Brinker Op-ed: AIDS relief plan is a testament to American leadership on the world stage

Congress must reauthorize program before the end of September

Nancy G. Brinker | The Washington Times

September 27, 2023

In the world of global health and diplomacy, the President’s Emergency Plan for AIDS Relief stands as a shining example of American exceptionalism. As the deadline for reauthorization of this program, known as PEPFAR, nears on Sept. 30, Congress should recognize that it has not only been a beacon of hope for millions of people affected by HIV/AIDS but also a powerful tool for expanding U.S. power projection and influence around the world.

PEPFAR, a bipartisan initiative launched by President George W. Bush, demonstrated American leadership in the face of a global health crisis. It boldly declared that the United States would lead the charge in combating one of the most devastating pandemics of our time.

The program initially committed $15 billion over five years to provide lifesaving treatment, prevention and care to millions of people in the most affected countries, primarily in sub-Saharan Africa.

The success of PEPFAR is nothing short of remarkable. Over the years, it has provided antiretroviral treatment to over 14 million people, preventing countless deaths and improving the lives for those with HIV/AIDS. PEPFAR’s support for prevention programs, including initiatives focused on mother-to-child transmission, has significantly reduced new infections.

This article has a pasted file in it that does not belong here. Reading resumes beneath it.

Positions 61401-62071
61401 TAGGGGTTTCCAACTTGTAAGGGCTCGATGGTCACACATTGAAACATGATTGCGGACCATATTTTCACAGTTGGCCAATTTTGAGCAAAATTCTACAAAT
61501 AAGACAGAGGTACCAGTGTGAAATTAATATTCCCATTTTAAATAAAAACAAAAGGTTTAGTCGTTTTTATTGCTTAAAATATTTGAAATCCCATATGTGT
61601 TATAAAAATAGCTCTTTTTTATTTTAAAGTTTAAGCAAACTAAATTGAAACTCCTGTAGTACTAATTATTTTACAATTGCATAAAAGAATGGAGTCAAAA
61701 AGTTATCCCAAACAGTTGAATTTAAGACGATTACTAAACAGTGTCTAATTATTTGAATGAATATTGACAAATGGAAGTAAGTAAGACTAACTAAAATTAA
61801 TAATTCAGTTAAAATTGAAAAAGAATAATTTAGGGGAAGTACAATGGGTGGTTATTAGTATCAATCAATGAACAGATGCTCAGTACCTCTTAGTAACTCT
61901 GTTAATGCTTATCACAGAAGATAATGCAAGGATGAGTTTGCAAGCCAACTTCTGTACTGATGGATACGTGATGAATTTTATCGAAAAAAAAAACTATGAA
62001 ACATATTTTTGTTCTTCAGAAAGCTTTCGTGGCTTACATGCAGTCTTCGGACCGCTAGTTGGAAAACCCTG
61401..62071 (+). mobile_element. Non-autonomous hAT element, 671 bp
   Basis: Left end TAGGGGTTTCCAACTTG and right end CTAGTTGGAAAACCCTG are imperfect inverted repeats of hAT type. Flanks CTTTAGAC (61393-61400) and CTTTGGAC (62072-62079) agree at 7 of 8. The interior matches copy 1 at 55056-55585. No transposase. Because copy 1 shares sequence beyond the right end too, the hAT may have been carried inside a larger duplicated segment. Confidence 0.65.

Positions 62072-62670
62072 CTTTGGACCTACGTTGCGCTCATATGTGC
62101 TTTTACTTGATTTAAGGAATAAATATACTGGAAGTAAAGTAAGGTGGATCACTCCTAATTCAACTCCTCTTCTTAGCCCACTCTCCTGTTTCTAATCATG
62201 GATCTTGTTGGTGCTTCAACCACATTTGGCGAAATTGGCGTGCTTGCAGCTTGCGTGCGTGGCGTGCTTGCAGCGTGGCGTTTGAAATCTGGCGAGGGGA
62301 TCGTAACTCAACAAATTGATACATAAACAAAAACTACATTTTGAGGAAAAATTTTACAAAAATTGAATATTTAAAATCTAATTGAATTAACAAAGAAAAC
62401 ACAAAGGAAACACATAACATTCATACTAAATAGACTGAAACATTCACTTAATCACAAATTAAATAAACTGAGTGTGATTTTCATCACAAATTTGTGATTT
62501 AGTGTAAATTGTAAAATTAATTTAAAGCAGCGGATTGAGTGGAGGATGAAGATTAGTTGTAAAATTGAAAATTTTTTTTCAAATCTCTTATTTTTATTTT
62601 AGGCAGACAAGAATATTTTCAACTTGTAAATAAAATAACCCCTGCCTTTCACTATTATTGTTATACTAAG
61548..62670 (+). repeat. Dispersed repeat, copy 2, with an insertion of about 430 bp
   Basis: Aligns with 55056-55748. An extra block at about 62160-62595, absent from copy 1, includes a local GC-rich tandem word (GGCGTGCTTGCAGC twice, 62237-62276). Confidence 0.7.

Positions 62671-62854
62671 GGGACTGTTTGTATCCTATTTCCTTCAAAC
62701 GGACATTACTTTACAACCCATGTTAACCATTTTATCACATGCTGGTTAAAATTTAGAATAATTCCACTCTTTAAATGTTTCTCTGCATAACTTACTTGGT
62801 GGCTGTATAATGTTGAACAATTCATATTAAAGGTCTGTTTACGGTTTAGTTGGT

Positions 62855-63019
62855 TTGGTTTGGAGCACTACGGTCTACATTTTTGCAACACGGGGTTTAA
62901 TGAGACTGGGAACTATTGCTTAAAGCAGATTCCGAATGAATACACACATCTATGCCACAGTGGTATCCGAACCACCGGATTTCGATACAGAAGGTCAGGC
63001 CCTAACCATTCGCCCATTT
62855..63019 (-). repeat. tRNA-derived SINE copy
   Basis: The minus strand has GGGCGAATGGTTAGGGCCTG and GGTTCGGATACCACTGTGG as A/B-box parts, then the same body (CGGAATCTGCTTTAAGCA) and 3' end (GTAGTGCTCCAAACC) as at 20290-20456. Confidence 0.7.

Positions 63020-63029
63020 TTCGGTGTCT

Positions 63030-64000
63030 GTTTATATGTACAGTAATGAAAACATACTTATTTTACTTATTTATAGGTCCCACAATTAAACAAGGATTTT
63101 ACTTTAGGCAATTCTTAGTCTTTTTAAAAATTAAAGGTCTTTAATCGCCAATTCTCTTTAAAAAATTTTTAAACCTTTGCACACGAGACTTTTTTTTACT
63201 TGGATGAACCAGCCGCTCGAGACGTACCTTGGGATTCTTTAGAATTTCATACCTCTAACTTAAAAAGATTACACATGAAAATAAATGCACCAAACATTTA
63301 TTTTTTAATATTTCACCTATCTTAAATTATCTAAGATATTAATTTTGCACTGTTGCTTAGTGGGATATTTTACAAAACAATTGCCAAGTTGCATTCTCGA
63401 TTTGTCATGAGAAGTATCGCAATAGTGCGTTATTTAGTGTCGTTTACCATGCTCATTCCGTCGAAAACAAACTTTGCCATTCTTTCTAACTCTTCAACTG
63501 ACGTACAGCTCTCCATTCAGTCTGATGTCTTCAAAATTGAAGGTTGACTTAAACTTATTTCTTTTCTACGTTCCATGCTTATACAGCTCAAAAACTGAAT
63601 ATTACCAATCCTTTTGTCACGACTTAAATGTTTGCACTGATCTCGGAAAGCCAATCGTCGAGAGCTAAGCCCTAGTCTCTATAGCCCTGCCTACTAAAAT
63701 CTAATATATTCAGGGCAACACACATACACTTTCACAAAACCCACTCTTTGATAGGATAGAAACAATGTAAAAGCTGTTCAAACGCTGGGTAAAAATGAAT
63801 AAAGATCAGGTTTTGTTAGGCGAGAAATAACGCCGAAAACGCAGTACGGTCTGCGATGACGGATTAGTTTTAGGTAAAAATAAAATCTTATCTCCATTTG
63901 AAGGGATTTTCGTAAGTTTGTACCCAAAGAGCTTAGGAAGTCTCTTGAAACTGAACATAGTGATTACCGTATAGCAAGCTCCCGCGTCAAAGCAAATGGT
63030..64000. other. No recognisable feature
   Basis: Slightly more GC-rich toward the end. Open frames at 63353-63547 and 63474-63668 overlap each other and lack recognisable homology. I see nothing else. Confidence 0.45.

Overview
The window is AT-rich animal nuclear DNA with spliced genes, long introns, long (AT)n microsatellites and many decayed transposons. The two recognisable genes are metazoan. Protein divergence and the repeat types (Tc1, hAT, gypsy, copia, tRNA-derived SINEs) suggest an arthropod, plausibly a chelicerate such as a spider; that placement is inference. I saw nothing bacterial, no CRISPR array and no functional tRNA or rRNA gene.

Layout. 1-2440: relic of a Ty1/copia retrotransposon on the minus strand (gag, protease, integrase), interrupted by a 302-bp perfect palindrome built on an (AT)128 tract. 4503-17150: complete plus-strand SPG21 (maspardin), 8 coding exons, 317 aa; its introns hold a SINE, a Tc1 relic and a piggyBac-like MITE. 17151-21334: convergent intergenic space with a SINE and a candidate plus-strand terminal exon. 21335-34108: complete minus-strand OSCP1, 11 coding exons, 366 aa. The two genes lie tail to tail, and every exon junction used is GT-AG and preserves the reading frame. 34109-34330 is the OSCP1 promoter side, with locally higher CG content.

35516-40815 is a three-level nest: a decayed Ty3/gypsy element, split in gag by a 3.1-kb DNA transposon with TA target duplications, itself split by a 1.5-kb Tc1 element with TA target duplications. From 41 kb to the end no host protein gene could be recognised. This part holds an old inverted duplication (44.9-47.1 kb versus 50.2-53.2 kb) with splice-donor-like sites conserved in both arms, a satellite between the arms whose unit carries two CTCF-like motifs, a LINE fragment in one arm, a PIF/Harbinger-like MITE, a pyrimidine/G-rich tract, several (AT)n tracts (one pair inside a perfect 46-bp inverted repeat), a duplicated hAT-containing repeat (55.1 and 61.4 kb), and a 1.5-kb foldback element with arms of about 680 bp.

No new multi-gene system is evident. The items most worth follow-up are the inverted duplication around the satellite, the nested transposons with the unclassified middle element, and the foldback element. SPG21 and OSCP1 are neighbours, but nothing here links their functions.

Its impact reaches beyond health outcomes, as it has empowered communities and bolstered health care systems in some of the world’s most vulnerable regions.

One of PEPFAR’s key strengths is its focus on partnership and collaboration. The program works closely with host countries, nongovernmental organizations and international agencies to ensure a coordinated and effective response.

This approach fosters goodwill and strengthens diplomatic ties with countries that benefit from PEPFAR’s support. It creates a foundation for broader engagement and cooperation on global issues such as public health, economic development and security.

Furthermore, PEPFAR serves as a counterbalance to other global powers, such as China and Russia, that have increasingly sought to expand their influence in the developing world.

By addressing a critical health crisis, the United States demonstrates its long-term commitment to partner nations and their well-being. This can help counterbalance geopolitical narratives that may undermine American influence.

While PEPFAR’s accomplishments are undeniable, it is crucial to acknowledge that the fight against HIV/AIDS is far from over. The program’s continued success depends on sustained funding and continued commitment. Furthermore, the lessons learned from PEPFAR can serve as a model for addressing other global health challenges and reinforcing American leadership in the 21st century.

The sustained success and implementation of PEPFAR is a testament to the United States’ ability to make a positive impact on the world stage. It not only saves lives and improves public health but also strengthens America’s influence and reinforces its status as a global leader.

As we celebrate PEPFAR’s achievements, we must also recognize the enduring value of American leadership in addressing global challenges and advancing the common good.

As a former U.S. ambassador in the aftermath of 9/11 and the founder of Susan G. Komen for the Cure, I’ve witnessed firsthand how U.S. influence is sustained and strengthened abroad through acts of charity, goodwill and philanthropy. As we reflect on its success over the past two decades, it becomes clear that PEPFAR is not just a humanitarian endeavor; it is a strategic asset that enhances American soft power and global standing.

It is in America’s interest in the face of intense geopolitical uncertainty and competition for Congress to reauthorize PEPFAR before the end of September.

Nancy Brinker served as U.S. ambassador to Hungary from 2001 to 2003, chief of protocol for the United States from 2007 to 2009, and a WHO goodwill ambassador for cancer control. She is currently the head of the Promise Fund of Florida.